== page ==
Thermodynamic analysis of equilibria involving minerals of the lower mantle of pyrolite composition and crystalline carbon-bearing compounds indicates that the range of oxygen fugacity values at which diamond can be formed is separated from the region in which Fe-rich metallic alloy is generated by a field in which Fe carbides are stable. This implies that diamond can be formed in the lower mantle under more oxidizing conditions than those thought to be dominant in this geosphere. The absence of a metallic phase from the lower-mantle diamond-bearing mineral assemblage is consistent with the high (approximately 1%) Ni concentration in the ferropericlase found as inclusions in diamonds (Fe-rich metallic alloy is able to intensely extract Ni). An elevated redox potential also follows from the occurrence of carbonate phases found among mineral inclusions in lower-mantle diamonds. The main reason for a local increase in oxygen fugacity in the lower mantle may be shifts of redox equilibria toward a decrease in the amount, and then the disappearance of the Fe-Ni alloy with increasing temperature. An important role in the formation of diamond may be played by the generation of carbonate-phosphate and silicate melts in high-temperature zones and the migration of these melts and their interaction with wall rocks.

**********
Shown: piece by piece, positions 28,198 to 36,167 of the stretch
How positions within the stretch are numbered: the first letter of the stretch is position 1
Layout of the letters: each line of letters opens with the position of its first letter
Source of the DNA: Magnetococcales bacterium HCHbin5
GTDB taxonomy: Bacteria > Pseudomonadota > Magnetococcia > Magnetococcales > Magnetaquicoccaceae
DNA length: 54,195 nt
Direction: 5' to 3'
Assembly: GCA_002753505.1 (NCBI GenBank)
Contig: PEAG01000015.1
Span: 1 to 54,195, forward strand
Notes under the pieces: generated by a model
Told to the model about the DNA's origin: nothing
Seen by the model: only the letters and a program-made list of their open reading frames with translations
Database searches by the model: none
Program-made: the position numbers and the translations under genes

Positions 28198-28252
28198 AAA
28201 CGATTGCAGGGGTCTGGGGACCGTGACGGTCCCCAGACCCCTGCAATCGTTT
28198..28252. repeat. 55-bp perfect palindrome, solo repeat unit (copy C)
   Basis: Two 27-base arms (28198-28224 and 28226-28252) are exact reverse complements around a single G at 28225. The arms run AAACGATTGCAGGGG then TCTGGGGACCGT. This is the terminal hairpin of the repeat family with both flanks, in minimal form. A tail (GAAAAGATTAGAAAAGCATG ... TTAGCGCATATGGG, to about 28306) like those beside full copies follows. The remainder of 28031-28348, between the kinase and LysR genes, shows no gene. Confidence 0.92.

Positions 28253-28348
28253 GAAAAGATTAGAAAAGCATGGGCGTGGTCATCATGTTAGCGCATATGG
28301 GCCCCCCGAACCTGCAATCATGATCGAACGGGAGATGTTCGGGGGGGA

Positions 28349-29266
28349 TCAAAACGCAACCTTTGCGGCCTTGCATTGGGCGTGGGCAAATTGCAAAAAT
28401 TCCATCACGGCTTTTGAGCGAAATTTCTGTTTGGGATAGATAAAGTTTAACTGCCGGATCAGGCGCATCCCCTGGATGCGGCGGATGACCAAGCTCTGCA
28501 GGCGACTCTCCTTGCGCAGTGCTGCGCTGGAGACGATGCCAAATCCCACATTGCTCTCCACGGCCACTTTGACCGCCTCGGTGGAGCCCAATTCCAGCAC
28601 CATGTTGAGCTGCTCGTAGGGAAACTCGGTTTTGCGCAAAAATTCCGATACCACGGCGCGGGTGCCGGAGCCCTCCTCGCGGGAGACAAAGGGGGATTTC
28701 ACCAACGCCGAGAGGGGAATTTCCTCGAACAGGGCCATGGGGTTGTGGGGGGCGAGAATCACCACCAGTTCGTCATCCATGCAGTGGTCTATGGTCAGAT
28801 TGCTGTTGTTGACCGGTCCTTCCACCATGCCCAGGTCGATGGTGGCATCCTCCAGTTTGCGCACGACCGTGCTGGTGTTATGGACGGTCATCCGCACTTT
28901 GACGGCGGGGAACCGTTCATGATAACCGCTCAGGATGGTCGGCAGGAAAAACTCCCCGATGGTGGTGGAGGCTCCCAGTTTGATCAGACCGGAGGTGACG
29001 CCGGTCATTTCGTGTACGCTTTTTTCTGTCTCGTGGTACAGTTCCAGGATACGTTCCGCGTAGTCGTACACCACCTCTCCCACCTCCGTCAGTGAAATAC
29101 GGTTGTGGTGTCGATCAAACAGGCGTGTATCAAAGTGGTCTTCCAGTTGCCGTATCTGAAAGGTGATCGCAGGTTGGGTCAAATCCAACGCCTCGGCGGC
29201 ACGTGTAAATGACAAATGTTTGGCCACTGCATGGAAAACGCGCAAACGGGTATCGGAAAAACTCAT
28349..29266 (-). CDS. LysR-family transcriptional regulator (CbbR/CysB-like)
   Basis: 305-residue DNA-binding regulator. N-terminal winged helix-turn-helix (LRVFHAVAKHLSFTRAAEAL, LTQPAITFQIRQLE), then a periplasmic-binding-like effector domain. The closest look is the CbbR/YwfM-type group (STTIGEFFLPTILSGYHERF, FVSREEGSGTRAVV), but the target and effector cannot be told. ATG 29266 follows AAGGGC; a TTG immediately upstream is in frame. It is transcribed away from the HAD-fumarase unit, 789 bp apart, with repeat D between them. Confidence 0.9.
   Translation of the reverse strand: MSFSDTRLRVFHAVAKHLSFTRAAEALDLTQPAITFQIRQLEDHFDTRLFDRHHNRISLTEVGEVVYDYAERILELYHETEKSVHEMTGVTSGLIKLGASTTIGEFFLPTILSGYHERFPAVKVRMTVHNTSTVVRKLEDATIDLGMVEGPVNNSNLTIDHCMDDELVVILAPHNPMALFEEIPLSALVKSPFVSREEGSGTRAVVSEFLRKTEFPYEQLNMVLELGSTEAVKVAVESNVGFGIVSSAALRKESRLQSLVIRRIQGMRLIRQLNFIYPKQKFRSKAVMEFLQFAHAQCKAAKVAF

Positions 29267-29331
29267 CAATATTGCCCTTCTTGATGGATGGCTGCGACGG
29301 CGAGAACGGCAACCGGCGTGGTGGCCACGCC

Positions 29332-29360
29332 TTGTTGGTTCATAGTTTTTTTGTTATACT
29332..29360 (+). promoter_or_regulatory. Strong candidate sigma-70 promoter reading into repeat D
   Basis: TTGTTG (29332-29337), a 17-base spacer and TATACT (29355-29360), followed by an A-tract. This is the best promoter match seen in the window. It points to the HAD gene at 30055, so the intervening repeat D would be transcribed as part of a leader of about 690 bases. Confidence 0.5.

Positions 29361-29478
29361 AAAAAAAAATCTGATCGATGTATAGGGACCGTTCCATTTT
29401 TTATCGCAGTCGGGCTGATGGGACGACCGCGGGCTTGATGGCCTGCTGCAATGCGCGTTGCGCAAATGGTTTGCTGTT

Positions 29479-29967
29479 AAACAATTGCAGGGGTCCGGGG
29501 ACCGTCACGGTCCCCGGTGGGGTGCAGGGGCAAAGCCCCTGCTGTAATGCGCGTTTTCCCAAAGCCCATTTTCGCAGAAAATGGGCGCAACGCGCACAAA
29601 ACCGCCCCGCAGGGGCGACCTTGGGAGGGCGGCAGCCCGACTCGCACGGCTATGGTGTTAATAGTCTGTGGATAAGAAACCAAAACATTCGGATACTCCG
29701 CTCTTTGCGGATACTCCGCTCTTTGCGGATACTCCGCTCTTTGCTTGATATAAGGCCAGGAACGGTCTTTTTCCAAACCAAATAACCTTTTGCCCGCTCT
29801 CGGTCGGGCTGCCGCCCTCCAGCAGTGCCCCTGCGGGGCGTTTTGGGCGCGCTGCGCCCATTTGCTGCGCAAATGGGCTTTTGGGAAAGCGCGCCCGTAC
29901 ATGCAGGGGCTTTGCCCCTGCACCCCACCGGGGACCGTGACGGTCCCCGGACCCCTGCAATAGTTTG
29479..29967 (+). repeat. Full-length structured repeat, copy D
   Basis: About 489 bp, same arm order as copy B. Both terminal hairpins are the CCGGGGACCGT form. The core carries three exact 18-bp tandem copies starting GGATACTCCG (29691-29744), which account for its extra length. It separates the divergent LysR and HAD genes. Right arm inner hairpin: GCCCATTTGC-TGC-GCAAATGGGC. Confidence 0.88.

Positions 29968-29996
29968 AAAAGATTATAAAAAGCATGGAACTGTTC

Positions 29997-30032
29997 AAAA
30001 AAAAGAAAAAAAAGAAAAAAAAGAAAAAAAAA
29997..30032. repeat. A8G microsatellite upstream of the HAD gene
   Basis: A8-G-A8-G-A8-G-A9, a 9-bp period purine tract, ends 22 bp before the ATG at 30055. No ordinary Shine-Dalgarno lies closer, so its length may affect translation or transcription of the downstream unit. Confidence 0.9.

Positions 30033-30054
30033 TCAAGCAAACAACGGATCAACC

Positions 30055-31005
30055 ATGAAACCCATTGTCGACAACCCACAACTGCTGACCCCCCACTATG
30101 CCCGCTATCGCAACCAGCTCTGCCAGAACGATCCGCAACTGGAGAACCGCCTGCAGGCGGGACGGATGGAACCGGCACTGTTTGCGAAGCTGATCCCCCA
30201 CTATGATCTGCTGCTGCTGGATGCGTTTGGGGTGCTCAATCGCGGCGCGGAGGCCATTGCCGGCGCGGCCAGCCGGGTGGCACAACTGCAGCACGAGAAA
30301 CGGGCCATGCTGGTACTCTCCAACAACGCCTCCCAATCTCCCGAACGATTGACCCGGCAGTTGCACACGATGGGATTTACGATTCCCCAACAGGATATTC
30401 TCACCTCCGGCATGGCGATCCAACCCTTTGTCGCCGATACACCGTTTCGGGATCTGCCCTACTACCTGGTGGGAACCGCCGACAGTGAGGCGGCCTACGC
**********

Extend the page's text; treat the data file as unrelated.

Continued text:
- divalent iron disproportionation
- lower mantle
- oxygen fugacity
- oxygen potential